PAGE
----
In preparation for demolition of the original building, a portable structure was installed that allowed the programs being displaced during the construction phase to continue.

He added, “We originally looked at repurposing the original EconoLodge building but when we crunched the numbers it was actually more cost effective to scrape that structure and build on the footprint anew.

“Another challenge was working within a tight, congested site, but everyone, including neighbors in the area, cooperated and this was really a great collaborative team effort featuring and outstanding project group.”

Bend Chamber is joining with Bethlehem Inn for a ribbon-cutting ceremony, open to the public, for the new Family Residence and Service Hub on August 9.

Heather Tennant Salvesen, who chairs the Transforming Lives Together capital campaign and is spearheading the effort to complete funding for the overall campus goal, said, “As chair of the capital campaign, I have seen extraordinary gifts of generosity from inspiring individuals and groups.

“These gifts come from the heart, from a commitment to take care of our neighbors in their moment of need. They also come from minds who recognize Bethlehem Inn is essential to a region that is growing and will continue to experience situational homelessness for many years to come.

“Rebuilding the Inn provides shelter, help and hope to thousands of men, women and children, meaning a new start for many, a helping hand to get their lives back on track and avoid the great perils of chronic and even intergenerational homelessness.

“Rebuilding Bethlehem Inn represents a historic opportunity to make a permanent mark on a community we all treasure, and I thank everyone for their support.”
bethleheminn.org/capital-campaign

Bethlehem Inn
3705 N Hwy. 97 • Bend, OR 97703 • 541-322-8768 #15

Property Owner/Developer: Bethlehem Inn
Contractor: SunWest Builders
Project Cost: $3.7M
Sitework Start: Modular work started May 2017, Building Sitework started August 2017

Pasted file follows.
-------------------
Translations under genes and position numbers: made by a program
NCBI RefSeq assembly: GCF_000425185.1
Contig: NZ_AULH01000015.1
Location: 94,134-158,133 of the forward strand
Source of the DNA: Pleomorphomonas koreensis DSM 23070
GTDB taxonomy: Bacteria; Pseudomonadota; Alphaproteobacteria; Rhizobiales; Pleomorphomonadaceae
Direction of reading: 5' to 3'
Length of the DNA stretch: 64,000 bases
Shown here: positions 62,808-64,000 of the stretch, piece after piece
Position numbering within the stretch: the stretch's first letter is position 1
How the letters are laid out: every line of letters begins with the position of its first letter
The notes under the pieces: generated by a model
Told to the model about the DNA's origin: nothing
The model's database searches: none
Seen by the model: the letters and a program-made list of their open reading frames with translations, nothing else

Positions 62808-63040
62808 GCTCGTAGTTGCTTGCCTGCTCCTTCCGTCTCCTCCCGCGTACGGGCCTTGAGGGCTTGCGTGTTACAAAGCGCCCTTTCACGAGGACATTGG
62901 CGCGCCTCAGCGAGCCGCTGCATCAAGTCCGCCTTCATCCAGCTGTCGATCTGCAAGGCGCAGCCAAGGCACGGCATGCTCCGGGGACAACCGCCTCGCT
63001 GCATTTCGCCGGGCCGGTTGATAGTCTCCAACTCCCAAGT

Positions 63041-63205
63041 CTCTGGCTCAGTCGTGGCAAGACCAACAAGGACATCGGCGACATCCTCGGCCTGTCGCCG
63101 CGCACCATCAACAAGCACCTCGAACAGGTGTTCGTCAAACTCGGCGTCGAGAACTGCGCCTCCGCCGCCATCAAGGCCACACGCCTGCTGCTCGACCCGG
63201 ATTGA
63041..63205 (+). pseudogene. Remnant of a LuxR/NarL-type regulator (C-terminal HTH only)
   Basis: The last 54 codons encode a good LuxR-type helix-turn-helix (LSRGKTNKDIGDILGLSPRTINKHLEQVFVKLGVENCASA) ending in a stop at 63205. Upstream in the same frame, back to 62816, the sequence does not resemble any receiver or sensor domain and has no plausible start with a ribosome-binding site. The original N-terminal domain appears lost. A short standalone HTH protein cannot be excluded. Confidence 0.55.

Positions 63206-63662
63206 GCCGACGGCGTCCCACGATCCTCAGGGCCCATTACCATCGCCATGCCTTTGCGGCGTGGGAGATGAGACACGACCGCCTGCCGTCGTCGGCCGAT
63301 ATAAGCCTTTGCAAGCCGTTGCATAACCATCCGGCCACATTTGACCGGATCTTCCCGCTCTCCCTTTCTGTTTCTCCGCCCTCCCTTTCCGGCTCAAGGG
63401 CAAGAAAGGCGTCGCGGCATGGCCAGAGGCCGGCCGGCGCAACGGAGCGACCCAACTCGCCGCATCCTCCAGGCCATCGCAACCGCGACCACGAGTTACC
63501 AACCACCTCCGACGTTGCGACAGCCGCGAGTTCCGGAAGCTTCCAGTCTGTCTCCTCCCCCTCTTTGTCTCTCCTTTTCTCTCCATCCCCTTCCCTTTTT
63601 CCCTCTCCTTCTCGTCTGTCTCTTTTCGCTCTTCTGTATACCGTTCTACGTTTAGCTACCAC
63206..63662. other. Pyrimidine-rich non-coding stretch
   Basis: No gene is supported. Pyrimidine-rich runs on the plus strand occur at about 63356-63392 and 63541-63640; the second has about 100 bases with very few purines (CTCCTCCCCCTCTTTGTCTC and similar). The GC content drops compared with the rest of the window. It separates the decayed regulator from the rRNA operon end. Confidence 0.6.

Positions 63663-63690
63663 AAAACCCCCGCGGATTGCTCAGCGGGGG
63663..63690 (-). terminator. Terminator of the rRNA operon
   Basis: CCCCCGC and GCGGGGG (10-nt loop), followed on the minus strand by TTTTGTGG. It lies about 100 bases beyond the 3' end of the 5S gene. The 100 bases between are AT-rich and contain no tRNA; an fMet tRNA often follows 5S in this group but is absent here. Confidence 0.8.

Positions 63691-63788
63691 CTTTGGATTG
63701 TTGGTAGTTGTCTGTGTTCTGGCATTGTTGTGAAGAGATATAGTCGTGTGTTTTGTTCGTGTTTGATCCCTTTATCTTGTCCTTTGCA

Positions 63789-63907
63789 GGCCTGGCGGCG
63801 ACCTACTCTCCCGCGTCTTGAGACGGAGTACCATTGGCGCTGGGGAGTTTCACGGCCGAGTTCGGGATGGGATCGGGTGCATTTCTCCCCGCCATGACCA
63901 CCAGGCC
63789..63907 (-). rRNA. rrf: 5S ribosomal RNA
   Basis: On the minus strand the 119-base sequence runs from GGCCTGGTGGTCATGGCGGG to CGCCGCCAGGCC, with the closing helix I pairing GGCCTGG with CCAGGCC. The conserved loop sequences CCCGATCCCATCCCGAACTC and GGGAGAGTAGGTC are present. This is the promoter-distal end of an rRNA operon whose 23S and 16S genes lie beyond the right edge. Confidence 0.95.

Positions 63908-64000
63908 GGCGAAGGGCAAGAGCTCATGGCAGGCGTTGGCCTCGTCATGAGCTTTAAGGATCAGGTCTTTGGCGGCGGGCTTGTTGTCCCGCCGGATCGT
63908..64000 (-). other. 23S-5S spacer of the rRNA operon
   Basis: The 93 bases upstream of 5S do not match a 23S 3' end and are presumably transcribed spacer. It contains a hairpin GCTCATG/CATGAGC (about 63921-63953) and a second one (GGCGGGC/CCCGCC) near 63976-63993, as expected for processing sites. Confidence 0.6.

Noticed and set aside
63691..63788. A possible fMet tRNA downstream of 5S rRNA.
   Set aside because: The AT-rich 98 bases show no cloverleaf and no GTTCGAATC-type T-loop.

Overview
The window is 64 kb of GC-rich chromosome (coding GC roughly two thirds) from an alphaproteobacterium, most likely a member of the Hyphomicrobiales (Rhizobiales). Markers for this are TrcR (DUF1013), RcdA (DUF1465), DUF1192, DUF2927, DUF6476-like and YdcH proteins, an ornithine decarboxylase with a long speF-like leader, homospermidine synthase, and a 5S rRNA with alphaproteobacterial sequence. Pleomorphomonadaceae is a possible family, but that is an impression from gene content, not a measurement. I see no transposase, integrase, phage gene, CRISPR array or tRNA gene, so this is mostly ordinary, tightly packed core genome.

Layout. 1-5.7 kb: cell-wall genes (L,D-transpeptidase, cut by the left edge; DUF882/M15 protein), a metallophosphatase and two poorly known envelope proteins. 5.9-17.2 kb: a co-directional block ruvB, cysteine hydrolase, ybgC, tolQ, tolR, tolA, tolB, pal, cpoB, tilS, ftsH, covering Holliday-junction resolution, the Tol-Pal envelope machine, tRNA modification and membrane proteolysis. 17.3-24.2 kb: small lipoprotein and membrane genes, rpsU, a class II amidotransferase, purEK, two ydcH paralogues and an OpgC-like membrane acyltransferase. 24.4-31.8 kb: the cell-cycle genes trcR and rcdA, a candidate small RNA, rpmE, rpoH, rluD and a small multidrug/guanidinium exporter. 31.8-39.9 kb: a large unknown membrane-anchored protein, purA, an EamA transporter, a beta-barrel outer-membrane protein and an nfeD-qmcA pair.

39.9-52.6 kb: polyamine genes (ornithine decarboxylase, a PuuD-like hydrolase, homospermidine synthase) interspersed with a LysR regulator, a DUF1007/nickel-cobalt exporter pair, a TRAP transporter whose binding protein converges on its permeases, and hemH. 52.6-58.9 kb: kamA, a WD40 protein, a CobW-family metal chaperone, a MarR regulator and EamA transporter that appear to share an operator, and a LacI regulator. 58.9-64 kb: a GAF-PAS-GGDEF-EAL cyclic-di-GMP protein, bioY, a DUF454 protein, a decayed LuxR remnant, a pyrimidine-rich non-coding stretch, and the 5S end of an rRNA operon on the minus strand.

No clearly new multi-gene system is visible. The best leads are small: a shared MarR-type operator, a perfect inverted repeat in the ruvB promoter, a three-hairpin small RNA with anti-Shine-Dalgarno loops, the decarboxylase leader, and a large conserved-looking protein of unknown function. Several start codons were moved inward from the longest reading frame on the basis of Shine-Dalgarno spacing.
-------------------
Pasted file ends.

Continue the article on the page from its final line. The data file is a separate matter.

Completion: June 2018
Square Footage: 18,181 square feet
Amenities: Individual family rooms with privacy curtains and private bathroom. Children’s outdoor play area, single and family dining rooms (separated), conference rooms, administrative offices, lobby, family pantry,
Energy efficient features examples:
• Dimmers & motion sensor lighting
• Solar panels
• High performance glazing in windows
Security and safety features examples:
• Controlled keycard access doors
• Security cameras
Architect: Ascent Architecture & Interiors
Architecture Team: Seth Anderson, Principal Architect
Sara Bergby and Krista Appleby, Project Mangers
Marco Urieta-Leon and Travis Smith, Designers
Lynn Baker, Interior Designer
Structural Engineer: Dean Azimi, Froelich Engineers
Civil Engineer: Michelle Wright, Doug Schlepp, RH2
Mechanical Engineer: Rob James, ColeBreit Engineering, LLC
Landscaping: Michael Szabo, Szabo Landscape Architecture
Subcontractors and Suppliers: John A. Varner Construction, Bargreen Ellingson, Johnson Brothers Appliances, Mountain Steel, North Country Building Specialties, TBA Construction, Havern Cabinetry & Design, Bend Concrete, Knife River , Cleaning Unlimited, LDC, Inc. , Bell Hardware, Bend Commercial Glass, Onity – UTC Bldg & Industrial Systems, J. Helm Enterprises, Gowdy Bros Electric, Inc. , Elite Electric, Stusser Electric, Straight Up Elevator Co, QEDLAB, Design Space Modular, Pro Rentals, Hooker Creek, Shamrock Northwest Const. , Mike’s Fence Center, Cascade Interior Trim & Door, J&R Fire, Floor Solutions, LLC, Sound Floors, Hacker Industries, Baxter Builders, Overhead Door of Central Or, Bell Hardware, Cascade Heating & Specialties, Bend Heating & Sheetmetal, Wallace Group, Energy Conservation Insulation, Aspen Landscape Development, Industrial Louvers, Miller Lumber, Cascade Painting & Design, Western Protective Coatings, 7 Peaks Paving, ARC Document Solutions, Northwest Playground Equip, Inc., Severson Plumbing, Consolidated Supply, Architectural Specialties Inc. , Dimar Siding Co. , AM-1 Roofing, Taylor Metals , Bend Radiant Heating, Rowe Fenestration – Airolite, H.A. McCoy, Fabulous Floors, Redbuilt Engineered Wood Products, Koroseal Interior Products, OrePac Building Products, Building Solutions, BestVue Blinds

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Simon Mather CBN Feature Writer